Monday, May 23, 2022

Events aplenty - Steve Almond (in-person and broadcast), Jonathan Lee (virtual), Mac Barnett and Shawn Harris (virtual), Emma Straub (in-person ticketed)

Here's what's happening!

Monday, May 23, 6:30 pm - in person at Boswell and broadcast
Steve Almond, author of All the Secrets of the World
in conversation with Mary Louise Schumacher

Boswell presents an evening with novelist, short story writer, and essayist Steve Almond, author of books such as Candyfreak and The Evil B.B. Chow, for an evening featuring his new novel, All the Secrets of the World. For this event, Almond will be in conversation with independent journalist, critic, and filmmaker Mary Louise Schumacher.

Registration for the in-person event is closed, but walk-up registration is available. Broadcast registration is still open here.

From Doug Gordon's Beta show on Wisconsin Public Radio: "All the Secrets of the World is a propulsive narrative about two teenage girls whose friendship pulls their very different families into a web of secrets and lies. Almond tackles a range of subjects in the book, including astronomy, scorpion biology, tabloid journalism and FBI interrogation techniques. And the book is a shapeshifter, morphing from one genre to another to yet another."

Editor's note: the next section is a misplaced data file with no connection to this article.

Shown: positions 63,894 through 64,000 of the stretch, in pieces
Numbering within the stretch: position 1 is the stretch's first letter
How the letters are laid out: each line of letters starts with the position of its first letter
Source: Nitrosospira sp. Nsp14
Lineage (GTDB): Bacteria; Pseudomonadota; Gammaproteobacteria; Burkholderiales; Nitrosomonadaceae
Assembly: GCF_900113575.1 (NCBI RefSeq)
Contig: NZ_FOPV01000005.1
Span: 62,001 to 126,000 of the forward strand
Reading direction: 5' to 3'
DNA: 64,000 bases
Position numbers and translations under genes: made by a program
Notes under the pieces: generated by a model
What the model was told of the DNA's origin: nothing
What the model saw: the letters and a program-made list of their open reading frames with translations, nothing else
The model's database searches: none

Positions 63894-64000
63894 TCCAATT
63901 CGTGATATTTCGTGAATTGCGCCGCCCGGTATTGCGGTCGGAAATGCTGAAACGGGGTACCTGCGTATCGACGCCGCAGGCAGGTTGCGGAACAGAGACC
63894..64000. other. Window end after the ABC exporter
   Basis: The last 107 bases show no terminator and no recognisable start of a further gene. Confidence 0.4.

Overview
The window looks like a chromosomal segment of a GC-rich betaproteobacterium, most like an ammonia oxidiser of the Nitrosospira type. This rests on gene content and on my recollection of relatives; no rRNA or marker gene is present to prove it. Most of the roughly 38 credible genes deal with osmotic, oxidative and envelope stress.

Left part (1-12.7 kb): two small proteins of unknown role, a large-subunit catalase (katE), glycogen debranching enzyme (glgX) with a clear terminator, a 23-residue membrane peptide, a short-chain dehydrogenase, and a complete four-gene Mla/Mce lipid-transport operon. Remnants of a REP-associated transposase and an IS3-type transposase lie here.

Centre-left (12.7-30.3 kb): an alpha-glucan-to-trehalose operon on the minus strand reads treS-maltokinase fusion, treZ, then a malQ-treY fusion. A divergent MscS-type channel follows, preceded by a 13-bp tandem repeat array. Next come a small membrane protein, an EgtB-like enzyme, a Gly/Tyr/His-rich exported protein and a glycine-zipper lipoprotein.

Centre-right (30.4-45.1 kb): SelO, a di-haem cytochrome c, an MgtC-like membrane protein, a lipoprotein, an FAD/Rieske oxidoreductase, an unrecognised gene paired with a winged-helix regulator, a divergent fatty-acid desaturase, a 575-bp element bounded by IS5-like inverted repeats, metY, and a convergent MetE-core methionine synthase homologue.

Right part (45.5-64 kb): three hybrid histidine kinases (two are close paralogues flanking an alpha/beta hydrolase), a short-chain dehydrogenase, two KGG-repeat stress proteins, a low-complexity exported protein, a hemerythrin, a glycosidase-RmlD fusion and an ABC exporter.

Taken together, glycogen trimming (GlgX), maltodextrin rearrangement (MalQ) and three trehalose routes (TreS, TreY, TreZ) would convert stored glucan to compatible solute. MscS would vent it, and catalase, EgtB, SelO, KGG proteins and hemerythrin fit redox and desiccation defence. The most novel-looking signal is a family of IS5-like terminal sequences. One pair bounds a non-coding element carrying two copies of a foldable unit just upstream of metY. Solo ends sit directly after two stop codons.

From Zack Ruskin in the San Francisco Chronicle: "For those who recall Colum McCann’s brilliant Let the Great World Spin, a similar (albeit entirely original) approach and payoff are employed. Whereas McCann built a fictional ensemble cast around the real-life exploits of acrobat Philippe Petit, Almond channels the inner monologue of (Nancy) Reagan, who dwells on the recent assassination attempt of her husband as she frets over crime headlines and consults an astrologer for advice on what actions to take. Almond then contrasts those imagined forays into the former first lady’s mind with another character’s harrowing journey into the heart of America’s criminal justice system, offering one of many ways in which his novel rightfully earns its lofty title."

All the Secrets of the World has been optioned to be adapted for television by Jon Feldman. More here.

Tuesday, May 24, 7 pm - virtual
Jonathan Lee, author of The Great Mistake
in conversation with Chris Lee
Register here for this event.

Boswell hosts a virtual evening featuring Jonathan Lee, author of The New York Times best book of the year High Dive, for a conversation about his latest novel, coming out in paperback this spring, about the forgotten (and murdered!) man once known as the Father of Great New York. In conversation with Chris Lee of Boswell, who declared The Great Mistake one of his top 5 books of the past year.